Popular dating app Tinder has been invaded by a series of flirty bots that lure users with tempting profile pictures before spreading “Castle Clash” downloads via conversation feeds.
According to anti-virus software company Bitdefender, users should be cautious when searching for new matches on Tinder, especially given its status as the number one social networking app in the Australian iTunes App Store.
Bitdefender is currently investigating both the Android application and the bots as it appears the pictures used by the bots have been stolen from an Arizona-based photography studio, while some images are also being used for fake Facebook profiles.
According to Bianca Stanescu, Bitdefender Security Expert, after users swipe to indicate they like a profile on Tinder, ‘Cherry’, ‘Haley’ and other bots engage in automated conversations until they convince users to click on the malicious link.
“The name of the URL (“Tinderverified”) purports to be an official Tinder page and has even been registered with a “.com” domain for added credibility,” Stanescu says.
A typical bot message reads “Hey, how are you doing?”, “I’m still recovering from last night J Relaxing with a game on my phone, castle clash. Have you heard about it? http://tinderverified.com/castleclash[removed]. Play with me and you may get my phone number.”
Australia is one of the world’s biggest adopters of Tinder, with users increasingly exposed to a series of third-party scams as well as privacy dangers. This is also not the first time Tinder has been under attack from bots spreading malicious links.
A similar ad campaign targeting National Geographic mobile users with scareware has also been identified by Bitdefender warning mobile users that they have been infected with malware. The ad campaign aggressively redirects users to a Google Play app that wipes the Android device.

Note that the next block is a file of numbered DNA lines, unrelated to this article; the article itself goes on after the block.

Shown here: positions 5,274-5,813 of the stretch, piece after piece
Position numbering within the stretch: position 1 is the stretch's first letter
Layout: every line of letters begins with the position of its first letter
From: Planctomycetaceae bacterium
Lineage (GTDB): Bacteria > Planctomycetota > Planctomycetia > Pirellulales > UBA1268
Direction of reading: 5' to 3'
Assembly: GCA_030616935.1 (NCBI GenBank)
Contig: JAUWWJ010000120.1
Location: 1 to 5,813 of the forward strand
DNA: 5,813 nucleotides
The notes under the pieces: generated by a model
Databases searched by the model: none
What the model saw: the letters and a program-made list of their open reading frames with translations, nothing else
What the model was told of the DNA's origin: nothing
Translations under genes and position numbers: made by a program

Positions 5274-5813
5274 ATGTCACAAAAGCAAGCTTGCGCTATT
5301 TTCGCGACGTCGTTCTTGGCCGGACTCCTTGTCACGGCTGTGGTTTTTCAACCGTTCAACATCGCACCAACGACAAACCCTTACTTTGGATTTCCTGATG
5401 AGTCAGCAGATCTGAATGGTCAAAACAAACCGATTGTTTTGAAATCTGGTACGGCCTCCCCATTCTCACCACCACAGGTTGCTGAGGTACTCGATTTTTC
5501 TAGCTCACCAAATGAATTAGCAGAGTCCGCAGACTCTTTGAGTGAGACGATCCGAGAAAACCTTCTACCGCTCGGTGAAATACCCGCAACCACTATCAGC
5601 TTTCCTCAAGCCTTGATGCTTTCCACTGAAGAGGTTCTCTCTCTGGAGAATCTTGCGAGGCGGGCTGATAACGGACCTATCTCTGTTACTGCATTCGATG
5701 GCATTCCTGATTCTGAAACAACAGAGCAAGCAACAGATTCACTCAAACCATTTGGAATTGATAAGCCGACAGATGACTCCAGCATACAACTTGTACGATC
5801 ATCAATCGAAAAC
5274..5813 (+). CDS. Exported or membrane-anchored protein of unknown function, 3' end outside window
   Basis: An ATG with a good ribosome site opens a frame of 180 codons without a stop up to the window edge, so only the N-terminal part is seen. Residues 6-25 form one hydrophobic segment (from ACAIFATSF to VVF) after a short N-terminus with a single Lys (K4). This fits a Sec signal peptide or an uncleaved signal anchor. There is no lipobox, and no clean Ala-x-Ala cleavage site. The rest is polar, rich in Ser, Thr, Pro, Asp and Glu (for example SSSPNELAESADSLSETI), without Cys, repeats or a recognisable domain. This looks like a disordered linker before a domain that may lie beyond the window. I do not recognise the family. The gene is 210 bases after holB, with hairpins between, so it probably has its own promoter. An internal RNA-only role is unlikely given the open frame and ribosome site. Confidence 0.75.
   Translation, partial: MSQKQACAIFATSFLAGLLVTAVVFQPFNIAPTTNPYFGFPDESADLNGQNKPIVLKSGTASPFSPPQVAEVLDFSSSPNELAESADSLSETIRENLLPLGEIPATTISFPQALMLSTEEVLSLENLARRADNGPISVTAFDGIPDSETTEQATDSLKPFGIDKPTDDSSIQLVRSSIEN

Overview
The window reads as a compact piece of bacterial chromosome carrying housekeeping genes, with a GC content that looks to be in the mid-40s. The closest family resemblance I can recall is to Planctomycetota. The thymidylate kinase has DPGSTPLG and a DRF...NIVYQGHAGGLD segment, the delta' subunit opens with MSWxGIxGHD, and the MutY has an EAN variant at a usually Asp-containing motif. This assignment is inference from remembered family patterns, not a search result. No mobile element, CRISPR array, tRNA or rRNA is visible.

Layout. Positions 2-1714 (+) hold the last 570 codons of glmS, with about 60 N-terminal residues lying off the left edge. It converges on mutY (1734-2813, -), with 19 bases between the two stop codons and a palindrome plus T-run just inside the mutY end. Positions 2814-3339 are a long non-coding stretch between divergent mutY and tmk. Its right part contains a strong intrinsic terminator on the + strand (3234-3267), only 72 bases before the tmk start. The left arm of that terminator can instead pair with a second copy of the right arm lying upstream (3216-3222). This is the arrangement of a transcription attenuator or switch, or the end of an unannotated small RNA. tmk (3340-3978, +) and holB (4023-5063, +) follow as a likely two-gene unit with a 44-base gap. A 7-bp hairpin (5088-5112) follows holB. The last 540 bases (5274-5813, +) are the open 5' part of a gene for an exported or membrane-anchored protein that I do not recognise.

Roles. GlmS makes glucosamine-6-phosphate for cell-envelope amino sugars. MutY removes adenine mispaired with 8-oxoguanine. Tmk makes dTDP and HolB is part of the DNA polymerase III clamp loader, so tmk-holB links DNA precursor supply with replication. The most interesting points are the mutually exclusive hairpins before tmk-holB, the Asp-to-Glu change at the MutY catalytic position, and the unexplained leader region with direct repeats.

Bitdefender has contacted both the Castle Clash developer and the photography studio to investigate the copyright and identity theft. Castle Clash developer IGG said they are investigating the issue.
Below are some tips and tricks to help users stay away from the risks posed by Tinder bots and similar dangers:
· Tinder bots typically start the conversation by asking users if they have talked before. Australian men are mostly targeted.
· Fake profiles will continue to appear on the dating app and scammers often target users in a precise region by faking their location. Users are warned not to trust their “matches” just because they seem to be Australian.
· Never click a link received on Tinder. In addition to falling victim to malicious URLs in conversations, Australians may also get scammed when they click the links in the ‘About’ section of user profiles.
· Social engineers and stalkers may easily source personal user details due to the connection between Tinder and a user’s Facebook contact list to show common friends with potential matches.
· Avoid excessive sharing of pictures and information and revise Internet habits. Look for information about yourself on search engines to better understand the information that is readily available to the public already.
· Avoid posting pictures with children. Apart from the dangers posed by paedophiles and stalkers, cyber-criminals may steal the pictures and use them in spam for commercial purposes.
· Increase anonymity by connecting with a dedicated Facebook account that only has a couple of pictures.